The United Kingdom is taking measures to clamp down on fraud and scams by introducing a blanket ban on cold calls selling financial products, including digital asset sales.
On May 3, the U.K. government announced a blanket ban on cold calls selling financial products, including digital assets, which covers legitimate calls as well as scams, “so that anyone who receives calls trying to sell them products such as crypto currency schemes or insurance will know it’s a scam.”
In its press release, the Government justified the move by quoting statistics on fraud and scams in the U.K.:
“Fraud now accounts for over 40% of crime. It costs us nearly £7 billion a year and we know these proceeds are funding organised crime and terror. What’s more, new technologies are making these scams easier to do and harder to police.”
This is backed up by recent numbers in the digital asset space, where according to the blockchain and smart contract security firm Certified Kernel Tech (CertiK), digital asset-related exploits, hacks, and scams alone resulted in losses of $103 million in April, a worryingly high number which was actually down from $211 million in March 2023.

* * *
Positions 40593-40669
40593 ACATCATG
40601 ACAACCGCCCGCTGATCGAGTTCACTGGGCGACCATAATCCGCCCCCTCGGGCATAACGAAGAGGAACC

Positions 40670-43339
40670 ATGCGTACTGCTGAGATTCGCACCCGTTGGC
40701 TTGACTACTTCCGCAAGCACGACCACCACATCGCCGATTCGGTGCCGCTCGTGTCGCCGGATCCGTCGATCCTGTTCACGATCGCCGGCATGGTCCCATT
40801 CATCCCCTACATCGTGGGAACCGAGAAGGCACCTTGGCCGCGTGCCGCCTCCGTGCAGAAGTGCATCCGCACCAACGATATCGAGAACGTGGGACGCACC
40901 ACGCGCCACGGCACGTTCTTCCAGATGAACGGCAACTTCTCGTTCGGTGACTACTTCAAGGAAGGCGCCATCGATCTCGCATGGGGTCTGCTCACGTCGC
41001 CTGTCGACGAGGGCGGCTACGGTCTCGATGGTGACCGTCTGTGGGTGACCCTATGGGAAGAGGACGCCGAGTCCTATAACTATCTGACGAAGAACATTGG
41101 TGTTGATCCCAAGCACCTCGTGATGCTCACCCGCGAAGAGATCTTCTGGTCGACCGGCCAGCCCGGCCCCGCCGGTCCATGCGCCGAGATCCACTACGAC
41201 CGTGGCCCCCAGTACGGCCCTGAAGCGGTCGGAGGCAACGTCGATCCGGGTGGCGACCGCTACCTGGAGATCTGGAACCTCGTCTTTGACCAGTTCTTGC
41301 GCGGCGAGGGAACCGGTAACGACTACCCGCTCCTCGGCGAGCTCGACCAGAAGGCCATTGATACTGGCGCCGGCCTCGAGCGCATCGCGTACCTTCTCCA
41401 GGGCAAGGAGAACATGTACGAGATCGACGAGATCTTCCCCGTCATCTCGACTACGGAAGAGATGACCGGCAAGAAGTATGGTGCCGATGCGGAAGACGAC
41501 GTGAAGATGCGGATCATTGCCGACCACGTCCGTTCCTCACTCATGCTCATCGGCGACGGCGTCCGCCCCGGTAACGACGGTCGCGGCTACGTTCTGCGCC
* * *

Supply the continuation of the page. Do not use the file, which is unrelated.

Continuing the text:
In an attempt to address this and other forms of financial fraud and scams, the U.K. government introduced the ban on cold calls along with a raft of other measures, notably outlawing so-called “SIM farms,” technical devices that allow criminals to scam texts to thousands of people at the same time; and cracking down on “number spoofing,” where scammers impersonate U.K. numbers and trick people into thinking they’re speaking to banks, telephone companies or other legitimate businesses.
These will be supported by the launch of a new National Fraud Squad led by the National Crime Agency and the City of London Police, as well as a £30 million ($38 million) investment in a “state-of-the-art reporting centre” to be up and running within the year.
It remains to be seen what effect these new rules and measures will have on the concerning fraud statistics. Still, U.K. opposition parties, Labour and the Liberal Democrats, were less optimistic about the announcement, calling the plans “too little, too late.”
Watch: Head of Unit, Digital Innovation and Blockchain at DG Connect, European Commission Pēteris Zilgalvis on Bitcoin Association’s Blockchain Policy Matters
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